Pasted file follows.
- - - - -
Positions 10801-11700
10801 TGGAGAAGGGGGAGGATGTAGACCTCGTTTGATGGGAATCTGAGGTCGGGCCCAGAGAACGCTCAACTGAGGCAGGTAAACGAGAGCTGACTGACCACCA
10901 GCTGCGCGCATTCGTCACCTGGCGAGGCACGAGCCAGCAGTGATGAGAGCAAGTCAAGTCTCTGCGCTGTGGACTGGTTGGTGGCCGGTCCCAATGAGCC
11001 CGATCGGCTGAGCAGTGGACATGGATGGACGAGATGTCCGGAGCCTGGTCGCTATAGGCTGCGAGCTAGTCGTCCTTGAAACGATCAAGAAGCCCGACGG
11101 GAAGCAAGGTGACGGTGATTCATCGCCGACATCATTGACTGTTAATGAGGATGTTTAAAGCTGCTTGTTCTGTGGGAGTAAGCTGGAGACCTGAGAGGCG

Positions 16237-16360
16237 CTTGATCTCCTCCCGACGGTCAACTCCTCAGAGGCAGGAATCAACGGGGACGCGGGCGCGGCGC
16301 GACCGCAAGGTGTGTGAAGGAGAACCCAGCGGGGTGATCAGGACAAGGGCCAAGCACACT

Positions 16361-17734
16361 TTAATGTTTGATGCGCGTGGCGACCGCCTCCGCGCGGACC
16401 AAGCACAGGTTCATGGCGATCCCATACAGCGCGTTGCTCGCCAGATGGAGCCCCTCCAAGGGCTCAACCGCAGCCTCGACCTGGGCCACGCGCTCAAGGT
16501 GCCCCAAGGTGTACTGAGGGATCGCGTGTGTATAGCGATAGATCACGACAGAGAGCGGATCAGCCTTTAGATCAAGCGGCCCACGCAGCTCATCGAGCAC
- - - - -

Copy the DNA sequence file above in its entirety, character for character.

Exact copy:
Positions 10801-11700
10801 TGGAGAAGGGGGAGGATGTAGACCTCGTTTGATGGGAATCTGAGGTCGGGCCCAGAGAACGCTCAACTGAGGCAGGTAAACGAGAGCTGACTGACCACCA
10901 GCTGCGCGCATTCGTCACCTGGCGAGGCACGAGCCAGCAGTGATGAGAGCAAGTCAAGTCTCTGCGCTGTGGACTGGTTGGTGGCCGGTCCCAATGAGCC
11001 CGATCGGCTGAGCAGTGGACATGGATGGACGAGATGTCCGGAGCCTGGTCGCTATAGGCTGCGAGCTAGTCGTCCTTGAAACGATCAAGAAGCCCGACGG
11101 GAAGCAAGGTGACGGTGATTCATCGCCGACATCATTGACTGTTAATGAGGATGTTTAAAGCTGCTTGTTCTGTGGGAGTAAGCTGGAGACCTGAGAGGCG

Positions 16237-16360
16237 CTTGATCTCCTCCCGACGGTCAACTCCTCAGAGGCAGGAATCAACGGGGACGCGGGCGCGGCGC
16301 GACCGCAAGGTGTGTGAAGGAGAACCCAGCGGGGTGATCAGGACAAGGGCCAAGCACACT

Positions 16361-17734
16361 TTAATGTTTGATGCGCGTGGCGACCGCCTCCGCGCGGACC
16401 AAGCACAGGTTCATGGCGATCCCATACAGCGCGTTGCTCGCCAGATGGAGCCCCTCCAAGGGCTCAACCGCAGCCTCGACCTGGGCCACGCGCTCAAGGT
16501 GCCCCAAGGTGTACTGAGGGATCGCGTGTGTATAGCGATAGATCACGACAGAGAGCGGATCAGCCTTTAGATCAAGCGGCCCACGCAGCTCATCGAGCAC